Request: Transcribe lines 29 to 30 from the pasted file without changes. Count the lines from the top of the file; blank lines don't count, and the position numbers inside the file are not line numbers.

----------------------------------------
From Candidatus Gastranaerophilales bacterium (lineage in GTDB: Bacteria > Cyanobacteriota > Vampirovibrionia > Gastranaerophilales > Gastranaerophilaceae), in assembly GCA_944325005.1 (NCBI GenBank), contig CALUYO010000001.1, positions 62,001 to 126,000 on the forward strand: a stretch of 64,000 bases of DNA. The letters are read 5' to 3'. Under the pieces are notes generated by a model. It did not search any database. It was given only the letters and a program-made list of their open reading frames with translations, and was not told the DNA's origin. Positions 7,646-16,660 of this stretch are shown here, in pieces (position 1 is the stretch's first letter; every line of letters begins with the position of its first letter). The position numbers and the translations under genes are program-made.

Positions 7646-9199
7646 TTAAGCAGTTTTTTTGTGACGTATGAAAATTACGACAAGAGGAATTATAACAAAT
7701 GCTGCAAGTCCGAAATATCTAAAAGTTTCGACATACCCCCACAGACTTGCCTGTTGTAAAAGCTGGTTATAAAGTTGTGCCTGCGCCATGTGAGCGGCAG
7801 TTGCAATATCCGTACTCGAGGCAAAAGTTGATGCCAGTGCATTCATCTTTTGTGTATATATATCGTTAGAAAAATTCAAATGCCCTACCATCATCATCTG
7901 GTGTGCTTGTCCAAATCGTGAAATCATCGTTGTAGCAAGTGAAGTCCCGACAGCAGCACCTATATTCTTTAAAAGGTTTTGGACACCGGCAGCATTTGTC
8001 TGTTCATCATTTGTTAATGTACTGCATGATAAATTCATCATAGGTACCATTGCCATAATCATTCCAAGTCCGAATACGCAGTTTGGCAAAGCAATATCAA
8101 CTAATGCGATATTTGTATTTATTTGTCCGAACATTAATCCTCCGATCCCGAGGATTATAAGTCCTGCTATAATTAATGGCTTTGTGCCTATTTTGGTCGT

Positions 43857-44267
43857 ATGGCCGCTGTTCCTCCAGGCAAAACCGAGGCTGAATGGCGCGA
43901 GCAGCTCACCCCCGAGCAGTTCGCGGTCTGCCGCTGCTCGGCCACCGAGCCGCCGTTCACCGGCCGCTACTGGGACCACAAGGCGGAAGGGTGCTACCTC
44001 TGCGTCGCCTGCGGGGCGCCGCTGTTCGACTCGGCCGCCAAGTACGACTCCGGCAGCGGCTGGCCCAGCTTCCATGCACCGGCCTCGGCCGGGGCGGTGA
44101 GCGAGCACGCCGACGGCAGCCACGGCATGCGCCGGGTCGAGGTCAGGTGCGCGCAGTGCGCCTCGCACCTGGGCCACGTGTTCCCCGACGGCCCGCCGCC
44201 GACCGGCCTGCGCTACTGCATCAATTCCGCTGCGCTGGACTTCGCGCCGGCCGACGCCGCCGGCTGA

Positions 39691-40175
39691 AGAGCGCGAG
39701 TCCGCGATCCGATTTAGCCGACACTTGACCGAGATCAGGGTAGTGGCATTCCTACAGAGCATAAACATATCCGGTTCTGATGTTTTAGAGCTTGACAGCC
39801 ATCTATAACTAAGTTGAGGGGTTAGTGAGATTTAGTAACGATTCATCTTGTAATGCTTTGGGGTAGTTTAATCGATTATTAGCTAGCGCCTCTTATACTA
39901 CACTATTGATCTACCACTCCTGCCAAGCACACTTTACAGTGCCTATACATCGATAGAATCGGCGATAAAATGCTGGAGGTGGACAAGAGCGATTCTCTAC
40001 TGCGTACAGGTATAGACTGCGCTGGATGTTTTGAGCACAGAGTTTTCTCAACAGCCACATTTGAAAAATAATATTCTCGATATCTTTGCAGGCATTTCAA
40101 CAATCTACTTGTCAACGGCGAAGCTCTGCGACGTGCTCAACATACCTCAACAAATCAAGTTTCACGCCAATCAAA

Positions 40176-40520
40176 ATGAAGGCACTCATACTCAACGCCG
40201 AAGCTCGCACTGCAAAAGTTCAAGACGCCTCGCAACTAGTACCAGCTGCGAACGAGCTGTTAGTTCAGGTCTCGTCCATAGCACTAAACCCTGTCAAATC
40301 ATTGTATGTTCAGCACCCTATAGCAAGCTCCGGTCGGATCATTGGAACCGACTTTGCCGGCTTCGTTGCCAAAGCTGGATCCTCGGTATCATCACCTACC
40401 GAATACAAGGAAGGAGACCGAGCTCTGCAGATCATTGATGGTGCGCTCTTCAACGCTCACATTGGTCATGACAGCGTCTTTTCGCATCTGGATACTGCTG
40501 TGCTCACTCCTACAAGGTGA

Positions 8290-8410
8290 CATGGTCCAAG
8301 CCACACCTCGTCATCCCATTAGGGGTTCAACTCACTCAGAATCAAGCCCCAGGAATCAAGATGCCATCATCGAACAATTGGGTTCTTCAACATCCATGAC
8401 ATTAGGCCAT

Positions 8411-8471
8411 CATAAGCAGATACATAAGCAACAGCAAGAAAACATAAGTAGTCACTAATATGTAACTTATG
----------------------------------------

8290 CATGGTCCAAG
8301 CCACACCTCGTCATCCCATTAGGGGTTCAACTCACTCAGAATCAAGCCCCAGGAATCAAGATGCCATCATCGAACAATTGGGTTCTTCAACATCCATGAC